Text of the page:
It hasn’t been too terribly hard, but it does take a bit more thought and planning. I have been trying different recipes, some good and others not so great. I don’t eat sandwiches too often so bread has been pretty easy to do without, but I miss toast. I did get some gluten free bread just so that I could have toast, but it is very expensive, so I won’t be having this very often.  Also, baking takes on a whole new challenge with the different types of gluten free flours. Thank goodness for Bob’s Red Mill! I am lucky enough to live near the Red Mill store and am able to buy gluten free flours in bulk.

I plan on making a new gluten free recipe at least once a week. This past week I have tried two new recipes: Gluten Free Pizza Dough and Gluten Free Pumpkin Bars. These both are excellent and you would never know they were gluten free. I will post the pizza dough recipe soon.

Here is the Pumpkin Bar recipe and some of the changes I made to the original recipe. It is more like a cake than a bar, as it is moist and fluffy.

I used pumpkin that I pureed and froze last year instead of canned pumpkin. I changed the refined sugar in this recipe to sucanat as this is less refined. I didn’t change the oil this time, but I will try using coconut oil next time. The frosting is the only thing I haven’t figured out how to change. I am not sure what the alternative for powdered sugar would be other than using whipped fresh cream as the frosting (you just couldn’t frost ahead of time).


4 eggs

1 – 1/2 cups sucanat (can use white sugar)

1 cup sunflower oil

16 oz. pumpkin puree (or 15 oz can pumpkin)

1 cup white rice flour

1 cup cornstarch

2 tsp baking powder

2 tsp cinnamon

1 tsp xanthan gum

1 tsp baking soda

1 tsp sea salt


Preheat oven to 350 degrees. Butter a 9 x 13 baking pan, set aside.

Mix eggs, sugar, oil, and pumpkin until light and fluffy.

In a separate bowl, mix the dry ingredients and then add to pumpkin mixture. Mix on low speed until thoroughly combined and smooth.

Spread into the 9 x 13 pan and bake for 30 minutes. Cool and Frost. Cut into bars.


4 oz cream cheese

1/4 cup butter

approx. 1 tbls milk kefir (or enough to make frosting spreadable)

1 tsp vanilla

2-1/2 to 3 cups confectioners sugar

Beat cream cheese, butter, kefir, and vanilla until smooth. Add confectioners sugar and mix to spreadable consistency.



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A Year in Review

It has been one year since I began my blog and decided I would review my journey to see how it has progressed. Last year my goal was to simplify my life and I know this has happened. I have never felt more content and fulfilled as I feel right now. No, life hasn’t gotten easier – our budget strings are pulled so tight they are ready to break, but I still feel more relaxed and ‘almost’ stress free. It has been a challenging year and fun at the same time. At least fun for me. I love learning new things, trying new things, and creating.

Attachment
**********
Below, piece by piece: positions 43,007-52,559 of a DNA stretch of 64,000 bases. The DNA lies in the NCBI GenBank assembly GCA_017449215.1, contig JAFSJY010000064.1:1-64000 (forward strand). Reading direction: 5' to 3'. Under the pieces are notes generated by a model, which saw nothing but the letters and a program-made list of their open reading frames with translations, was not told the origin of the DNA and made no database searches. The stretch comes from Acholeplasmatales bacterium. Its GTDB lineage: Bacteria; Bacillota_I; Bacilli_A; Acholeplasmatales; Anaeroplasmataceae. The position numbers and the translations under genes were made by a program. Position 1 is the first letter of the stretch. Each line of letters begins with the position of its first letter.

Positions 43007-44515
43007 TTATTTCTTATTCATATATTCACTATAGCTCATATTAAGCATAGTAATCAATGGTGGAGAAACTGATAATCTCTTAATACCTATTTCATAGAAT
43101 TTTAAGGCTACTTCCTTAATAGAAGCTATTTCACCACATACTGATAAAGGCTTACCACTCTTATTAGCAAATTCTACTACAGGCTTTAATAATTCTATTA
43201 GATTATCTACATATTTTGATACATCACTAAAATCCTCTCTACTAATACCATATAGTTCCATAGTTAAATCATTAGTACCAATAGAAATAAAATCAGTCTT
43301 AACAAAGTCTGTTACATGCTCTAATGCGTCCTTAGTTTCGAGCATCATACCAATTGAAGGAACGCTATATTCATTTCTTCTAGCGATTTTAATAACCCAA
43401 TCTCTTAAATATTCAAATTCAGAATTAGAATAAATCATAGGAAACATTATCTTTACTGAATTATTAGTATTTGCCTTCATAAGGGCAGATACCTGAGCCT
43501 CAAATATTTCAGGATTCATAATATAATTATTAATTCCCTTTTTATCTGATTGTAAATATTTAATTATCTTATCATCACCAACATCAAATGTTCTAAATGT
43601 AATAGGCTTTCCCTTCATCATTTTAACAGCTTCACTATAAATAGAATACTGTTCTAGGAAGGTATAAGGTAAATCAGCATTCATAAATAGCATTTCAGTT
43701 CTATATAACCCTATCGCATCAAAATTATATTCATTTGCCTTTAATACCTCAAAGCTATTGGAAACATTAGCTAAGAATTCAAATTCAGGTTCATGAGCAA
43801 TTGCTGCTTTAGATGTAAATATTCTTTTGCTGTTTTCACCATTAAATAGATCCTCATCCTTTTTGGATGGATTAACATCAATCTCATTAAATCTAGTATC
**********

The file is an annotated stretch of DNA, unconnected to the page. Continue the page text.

One year ago I decided that to begin this ‘Simply Basic’ life I would: Make a Plan, Reduce Clutter, Cook From Scratch, Ditch the Disposables.

I ‘plan’ all the time. I don’t have a written plan, but my mental plan of where I wanted to go changed direction a bit and has been very enlightening.

Reducing the clutter has evolved on it’s own. When you don’t shop or buy ‘stuff’ the clutter seems to go away! I did clean out closets and drawers (both kitchen and bath) and donated a lot of unused ‘stuff’. For the items I couldn’t part with but rarely used I put in a box and have decided that if I don’t use any of the things in the box within 6 months they would get donated also. So far I have only gotten into the kitchen box ONCE so I see the rest of the box going away soon!

Cooking from scratch has evolved a bit. Instead of last year’s plan to make ‘ready made mixes’, I have embraced the “Real Food” way of food preparation. It still is cooking from scratch, but on a different level. This past year I have learned that Kombucha and Kefir (both milk and water) are so delicious and a major health food, along with fermenting vegetables: cabbage into sauerkraut, beet kvass, salsa, gingered carrots. The kefir and vegetables provide probiotic, healthy bacterias that are good for our gut and liver. I have learned about healthy fats – coconut oil, lard, butter – and how good they are for us (and NO they DO NOT raise your cholesterol). I began rendering my own lard from grass-fed pork. I successfully started and grow my own sourdough starter and have made many successful things with the sourdough: english muffins, tortillas, pancakes.  I have played with making our own cheese, but currently the cost of the raw milk doesn’t make this an option right now. I really want to raise a couple of goats. This way we could have our milk  (I already have the eggs), so why not? The list could go on, but these are the highlights. My husband says our kitchen is like a science experiment. You never know what will be growing or brewing at any given moment.